At the suggestion of my tutor Garry, I approached another OCA tutor and practicing photographer Andrew Conroy for some feedback on my work. I sent him the PDF as produced as part of Assignment 1. I said it would be appreciated to get feedback in any format, whether a 1-1 call or video chat, or by written comment. Andrew opted for the latter.

General remarks

Andrew’s opening comments (with my emphasis):

“The PDF promo for the work is really nice, and I like how you’ve imbued the everydayness of the stuff you’ve photographed with a gentle weirdness that points to you much more than the subjects that you’re actually photographing, ie there’s a very intimate and personal feel to it. Right up my strasse, particularly as there’s an understated gentleness to how you’re looking at things.”

The highlighted phrase really spoke to me: the sense that the work is more about me than the nominal subject matter. This is exactly what I was going for, to somehow articulate this introspective (one might say self-indulgent) impulse to examine my own mind.

Specific feedback

I had asked Andrew whether he thought I had successfully communicated my intention. His response was both enlightening and reassuring, and touches on the subjectivity of artistic interpretation. He remarked:

My general approach is to see my own reading as a small part of the work, and not something that should be ‘imposed’ on it from above. If people read things as I do, great. If they don’t, also great.”

He specifically related this notion to the subject matter of the work:

“Memory is unreliable, always in flux, contingent and very fragile, and I think that the feel and mood of the work conveys this anyway, big time.”

He also said (the reassuring part) that with the title and the intro text I had done more than enough to steer the viewer in the right general direction for what I hoped they would see/think.

On a separate note: there was an unfortunate technical hitch that I need to attend to. The PDF and email used the following web address to link to the project page on my personal website:

robtownsend.com/rememberingforgetting

This is not an actual webpage but a redirect URL; the website builder platform (Squarespace) uses an auto-generated naming protocol for the site structure so the actual project page is located at:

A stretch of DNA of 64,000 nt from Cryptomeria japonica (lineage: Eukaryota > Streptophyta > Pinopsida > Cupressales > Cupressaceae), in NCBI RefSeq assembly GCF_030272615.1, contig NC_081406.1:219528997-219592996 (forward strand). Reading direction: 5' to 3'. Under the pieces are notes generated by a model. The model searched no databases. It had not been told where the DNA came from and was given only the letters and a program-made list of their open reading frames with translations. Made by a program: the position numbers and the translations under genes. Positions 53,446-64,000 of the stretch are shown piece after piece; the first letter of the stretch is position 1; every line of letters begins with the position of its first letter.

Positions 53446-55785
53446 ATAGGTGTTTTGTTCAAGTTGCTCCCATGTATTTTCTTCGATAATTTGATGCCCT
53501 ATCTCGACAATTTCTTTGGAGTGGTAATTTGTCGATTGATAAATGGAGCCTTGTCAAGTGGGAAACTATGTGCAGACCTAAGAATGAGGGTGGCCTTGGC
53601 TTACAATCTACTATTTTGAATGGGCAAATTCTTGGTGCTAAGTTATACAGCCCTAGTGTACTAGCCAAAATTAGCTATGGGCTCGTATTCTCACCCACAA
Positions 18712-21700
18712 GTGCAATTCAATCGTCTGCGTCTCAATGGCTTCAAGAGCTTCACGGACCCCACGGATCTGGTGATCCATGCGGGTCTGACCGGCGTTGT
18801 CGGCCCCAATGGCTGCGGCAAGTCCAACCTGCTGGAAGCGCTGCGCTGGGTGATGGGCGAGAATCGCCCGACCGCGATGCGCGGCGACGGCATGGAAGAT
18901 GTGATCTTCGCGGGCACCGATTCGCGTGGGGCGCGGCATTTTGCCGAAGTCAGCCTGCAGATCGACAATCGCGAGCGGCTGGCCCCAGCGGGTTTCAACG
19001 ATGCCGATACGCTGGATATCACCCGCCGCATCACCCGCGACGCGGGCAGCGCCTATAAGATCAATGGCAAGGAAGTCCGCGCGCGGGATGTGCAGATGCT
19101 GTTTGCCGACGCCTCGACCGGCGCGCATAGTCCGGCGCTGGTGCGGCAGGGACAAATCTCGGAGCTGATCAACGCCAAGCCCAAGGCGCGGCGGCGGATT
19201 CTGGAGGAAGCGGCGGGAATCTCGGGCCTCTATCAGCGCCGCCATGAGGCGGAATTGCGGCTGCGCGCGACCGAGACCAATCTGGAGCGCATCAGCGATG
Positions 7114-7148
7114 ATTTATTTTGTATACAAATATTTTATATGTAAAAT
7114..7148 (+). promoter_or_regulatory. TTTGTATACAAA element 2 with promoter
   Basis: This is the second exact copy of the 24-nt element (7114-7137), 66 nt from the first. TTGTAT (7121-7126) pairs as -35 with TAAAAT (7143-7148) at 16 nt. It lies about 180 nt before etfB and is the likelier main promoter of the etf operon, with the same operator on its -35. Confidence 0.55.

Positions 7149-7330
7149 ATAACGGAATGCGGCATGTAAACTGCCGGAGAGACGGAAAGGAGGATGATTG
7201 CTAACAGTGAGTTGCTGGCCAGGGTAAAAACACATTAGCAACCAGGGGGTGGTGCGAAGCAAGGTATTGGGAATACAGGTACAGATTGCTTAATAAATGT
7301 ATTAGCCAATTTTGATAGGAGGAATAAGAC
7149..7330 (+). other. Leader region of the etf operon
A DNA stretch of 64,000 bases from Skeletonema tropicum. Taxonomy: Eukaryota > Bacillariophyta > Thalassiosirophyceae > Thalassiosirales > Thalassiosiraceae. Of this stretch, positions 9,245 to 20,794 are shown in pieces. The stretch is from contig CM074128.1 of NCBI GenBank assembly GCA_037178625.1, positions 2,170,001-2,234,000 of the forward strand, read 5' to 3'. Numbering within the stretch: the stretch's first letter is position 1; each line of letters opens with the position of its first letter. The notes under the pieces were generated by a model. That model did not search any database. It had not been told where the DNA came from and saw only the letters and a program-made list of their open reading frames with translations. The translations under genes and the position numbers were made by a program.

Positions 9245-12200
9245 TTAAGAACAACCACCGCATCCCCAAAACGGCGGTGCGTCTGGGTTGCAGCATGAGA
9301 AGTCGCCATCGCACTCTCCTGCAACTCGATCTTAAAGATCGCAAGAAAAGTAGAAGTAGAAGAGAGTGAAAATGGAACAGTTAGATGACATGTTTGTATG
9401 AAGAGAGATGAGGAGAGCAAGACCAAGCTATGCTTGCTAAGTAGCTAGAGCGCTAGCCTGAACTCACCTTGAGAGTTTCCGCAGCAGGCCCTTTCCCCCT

robtownsend.com/projects#/remembering-forgetting

I decided that the above web address was too unwieldy and so used the Squarespace redirect feature to ‘map’ the preferred /rememberingforgetting to the actual webpage for the project.

I had set up this redirect and tested it on multiple browsers and devices to make sure it worked. And it did on all my tests, so I published it in the promo PDF and covering emails.

However, when Andrew tried to follow the given link it arrived at an ‘Page Not Found’ error. Something went wrong with the redirect! Now, I have no way or successfully replicating the error or identifying the exact circumstances in which it arose; it could have been a particularly obscure combination of hardware and software, or it could have been a temporary glitch at the Squarespace server end.

The bottom line is, however, that I can no longer trust the redirect to work 100% of the time.

So I have made the decision to always give out my homepage address only:

robtownsend.com

… and to make sure that the links to the Remembering Forgetting page are as prominent as possible – the title, the image and a text link in the introductory text all take the viewer to the correct project page.

Though slightly embarrassed that it happened, I am very grateful that the glitch was discovered and reported to me by a ‘friendly’ reviewer, ie an OCA tutor!